And We Behold His Glory

Most major mythologies say that humanity will end up in either a hades or a heaven. Their destination might be based on merit, usually on wealth, sometimes on whim. But there they go, either through a series of perfection or an interrupting rapture. It’s hard to imagine an ending to the world other than one or the other. This cosmic threshing remains a philosophical option. The mythology lives on.Take, for instance, the first season of HBO’s “True Detective.” Much has been written about the s … [Read more...]

Why You Must Read Shakespeare to Understand OITNB’s Second Season

Orange

 In its first season, Orange is the New Black (OITNB) was a show about a motley crew of women prisoners premised on the fact that these women were much more than criminals. They were mothers, wisecracks, lovers, entrepreneurs, dreamers and, most of all, friends (albeit among racial lines). It was also, on the other hand, a show about how there are “criminal” desires in all of us, even in bourgeois, educated people like Piper, the protagonist in the first season, who finds herself mal … [Read more...]

Five Books to Read in College

This is a list of five amazing books. They come representing five noble genres: the novel, the memoir, poetry, the short story, and the essay. How good are they? This good: as I read, I often had to pause, put the book down, breathe or sigh or shake, and look around to see if the world was still there. It was – but each time, the way I viewed it had changed.This list is particular, not comprehensive. I did not assemble it from other people’s recommendations, I did not poll anybody; between th … [Read more...]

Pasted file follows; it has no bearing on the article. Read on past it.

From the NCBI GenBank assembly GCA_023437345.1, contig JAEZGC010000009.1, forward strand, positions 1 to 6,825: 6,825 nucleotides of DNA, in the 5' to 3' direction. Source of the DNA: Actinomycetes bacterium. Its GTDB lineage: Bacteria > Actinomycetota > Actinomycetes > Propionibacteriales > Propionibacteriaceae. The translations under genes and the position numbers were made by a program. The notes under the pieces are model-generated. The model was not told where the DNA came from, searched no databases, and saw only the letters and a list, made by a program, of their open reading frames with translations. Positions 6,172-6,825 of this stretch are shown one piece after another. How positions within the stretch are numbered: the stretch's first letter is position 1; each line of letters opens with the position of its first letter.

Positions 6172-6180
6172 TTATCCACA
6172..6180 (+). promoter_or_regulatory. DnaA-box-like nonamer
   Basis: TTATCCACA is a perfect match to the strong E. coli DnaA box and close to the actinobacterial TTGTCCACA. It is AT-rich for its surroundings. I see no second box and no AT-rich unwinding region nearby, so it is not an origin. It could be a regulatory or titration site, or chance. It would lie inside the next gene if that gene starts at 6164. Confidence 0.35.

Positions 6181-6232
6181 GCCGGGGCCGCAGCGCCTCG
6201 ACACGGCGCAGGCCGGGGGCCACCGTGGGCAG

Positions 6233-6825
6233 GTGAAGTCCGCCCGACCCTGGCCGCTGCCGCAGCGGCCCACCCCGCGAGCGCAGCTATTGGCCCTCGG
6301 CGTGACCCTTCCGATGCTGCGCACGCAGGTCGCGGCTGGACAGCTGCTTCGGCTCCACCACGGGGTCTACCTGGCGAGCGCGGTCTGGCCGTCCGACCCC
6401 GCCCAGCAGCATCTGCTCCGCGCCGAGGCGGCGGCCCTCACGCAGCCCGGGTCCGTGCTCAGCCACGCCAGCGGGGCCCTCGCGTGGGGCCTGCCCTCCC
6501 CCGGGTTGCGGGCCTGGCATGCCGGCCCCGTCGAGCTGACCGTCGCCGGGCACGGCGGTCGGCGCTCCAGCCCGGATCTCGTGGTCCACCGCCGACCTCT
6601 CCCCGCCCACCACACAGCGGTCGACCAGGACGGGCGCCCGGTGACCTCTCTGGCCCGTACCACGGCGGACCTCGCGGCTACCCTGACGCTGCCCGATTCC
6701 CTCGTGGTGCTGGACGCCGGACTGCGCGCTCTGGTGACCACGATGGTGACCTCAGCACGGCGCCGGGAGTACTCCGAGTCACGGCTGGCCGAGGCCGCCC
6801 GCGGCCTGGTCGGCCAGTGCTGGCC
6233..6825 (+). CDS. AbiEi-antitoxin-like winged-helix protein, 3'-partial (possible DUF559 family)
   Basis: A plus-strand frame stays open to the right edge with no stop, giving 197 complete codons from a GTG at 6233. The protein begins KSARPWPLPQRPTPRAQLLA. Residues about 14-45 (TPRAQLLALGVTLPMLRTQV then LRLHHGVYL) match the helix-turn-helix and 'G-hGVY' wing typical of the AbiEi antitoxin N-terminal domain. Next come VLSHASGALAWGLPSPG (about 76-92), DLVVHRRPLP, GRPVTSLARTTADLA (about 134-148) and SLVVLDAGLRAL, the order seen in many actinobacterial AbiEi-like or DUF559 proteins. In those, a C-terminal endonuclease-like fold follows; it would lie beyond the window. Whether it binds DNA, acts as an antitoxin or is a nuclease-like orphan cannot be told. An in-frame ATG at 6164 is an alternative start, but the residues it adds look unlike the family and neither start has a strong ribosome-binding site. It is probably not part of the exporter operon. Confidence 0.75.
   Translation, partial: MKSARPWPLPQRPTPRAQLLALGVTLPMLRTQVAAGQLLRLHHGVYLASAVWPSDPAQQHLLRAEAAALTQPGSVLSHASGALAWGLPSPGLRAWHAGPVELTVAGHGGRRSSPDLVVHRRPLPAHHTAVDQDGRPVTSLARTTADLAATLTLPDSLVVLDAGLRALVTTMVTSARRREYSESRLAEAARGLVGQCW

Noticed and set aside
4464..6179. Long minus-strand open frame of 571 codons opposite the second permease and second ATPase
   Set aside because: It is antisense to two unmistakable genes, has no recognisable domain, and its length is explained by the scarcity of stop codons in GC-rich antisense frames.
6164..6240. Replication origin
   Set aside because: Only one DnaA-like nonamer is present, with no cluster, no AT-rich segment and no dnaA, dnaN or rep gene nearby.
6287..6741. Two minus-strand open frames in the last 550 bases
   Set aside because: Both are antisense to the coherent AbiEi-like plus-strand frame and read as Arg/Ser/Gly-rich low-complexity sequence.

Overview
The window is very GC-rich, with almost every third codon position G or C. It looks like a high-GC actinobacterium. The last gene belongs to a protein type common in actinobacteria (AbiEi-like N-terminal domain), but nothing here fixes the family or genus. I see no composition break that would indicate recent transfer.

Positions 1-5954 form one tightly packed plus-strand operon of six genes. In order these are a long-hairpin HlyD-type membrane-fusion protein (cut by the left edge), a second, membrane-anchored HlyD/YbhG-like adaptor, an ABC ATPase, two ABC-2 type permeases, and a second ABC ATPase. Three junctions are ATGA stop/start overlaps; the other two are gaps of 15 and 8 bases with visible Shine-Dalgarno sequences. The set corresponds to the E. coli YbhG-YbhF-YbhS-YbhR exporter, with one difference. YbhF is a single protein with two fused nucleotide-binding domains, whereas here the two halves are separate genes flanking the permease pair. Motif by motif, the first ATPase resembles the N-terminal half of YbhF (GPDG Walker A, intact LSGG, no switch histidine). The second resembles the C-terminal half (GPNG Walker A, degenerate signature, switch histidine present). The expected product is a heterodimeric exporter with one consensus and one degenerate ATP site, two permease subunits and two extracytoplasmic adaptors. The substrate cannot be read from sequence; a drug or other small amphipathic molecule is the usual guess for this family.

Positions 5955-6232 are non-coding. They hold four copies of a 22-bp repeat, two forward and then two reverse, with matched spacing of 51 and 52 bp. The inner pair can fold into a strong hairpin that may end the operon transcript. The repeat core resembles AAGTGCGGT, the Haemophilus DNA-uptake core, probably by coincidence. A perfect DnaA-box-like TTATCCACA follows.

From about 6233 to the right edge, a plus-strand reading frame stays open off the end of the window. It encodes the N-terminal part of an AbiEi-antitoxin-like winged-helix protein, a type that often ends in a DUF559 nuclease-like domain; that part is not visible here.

“Didactic Paragraph-Pomposity” and the Pursuit of Truth

In one of my first encounters with Søren Kierkegaard, I distinctively remember hearing the term “Gobbler of Paragraphs.” My professor stated that this term, originally taken from some margin notes to Fear and Trembling, would inform the way our seminar would proceed. He wanted to ensure, as we students were reading Kierkegaard’s Philosophical Fragments, that we were taking time to inwardly digest the assigned material.As we worked our way through the Fragments, Kierkegaard began to urge us to … [Read more...]

The Language of Narrative and the Recovery of Metanarrative: Part Two

What is truth? This, of course, is an ancient question.  Pilate’s response to Jesus doesn’t present us with an isolated instance of a doubtful mind, but rather it unearths the perennial condition of Man’s mind.  We are creatures capable of introducing doubt into any system of thought.  As a result, our late-modern culture may be accurately described as a culture that has embraced the idea that because everything can be doubted, nothing can be known.  This characterization of our culture began to … [Read more...]

Epic Mentality

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 In my house, my wife Katie and I are hoping that using consistent, relaxing music around bedtime will help to create a sleepy routine for our seven-month-old daughter. You may be surprised to learn that current music of choice is a playlist of peaceful tracks from Peter Jackson’s Lord of the Rings films. No, we don’t think little Teresa is learning anything from “Into the West.”  (Our parental delusions aren’t that acute.)  But as I listen to the music and recall the stories told by Tol … [Read more...]

Literature and the Moral Life

books

During a class discussion in college, I recall one of my English professors off-handedly commenting, “Well, we study literature to become better people, right?” The question struck me as odd then, as it does now. Certainly reading classic works can improve a reader’s analytical skills; perhaps it also aids intellectual and personal development.  But that doesn’t mean it always makes us more moral. I was a physics major in college, and this point seemed clear-cut to me at the time. I could learn t … [Read more...]


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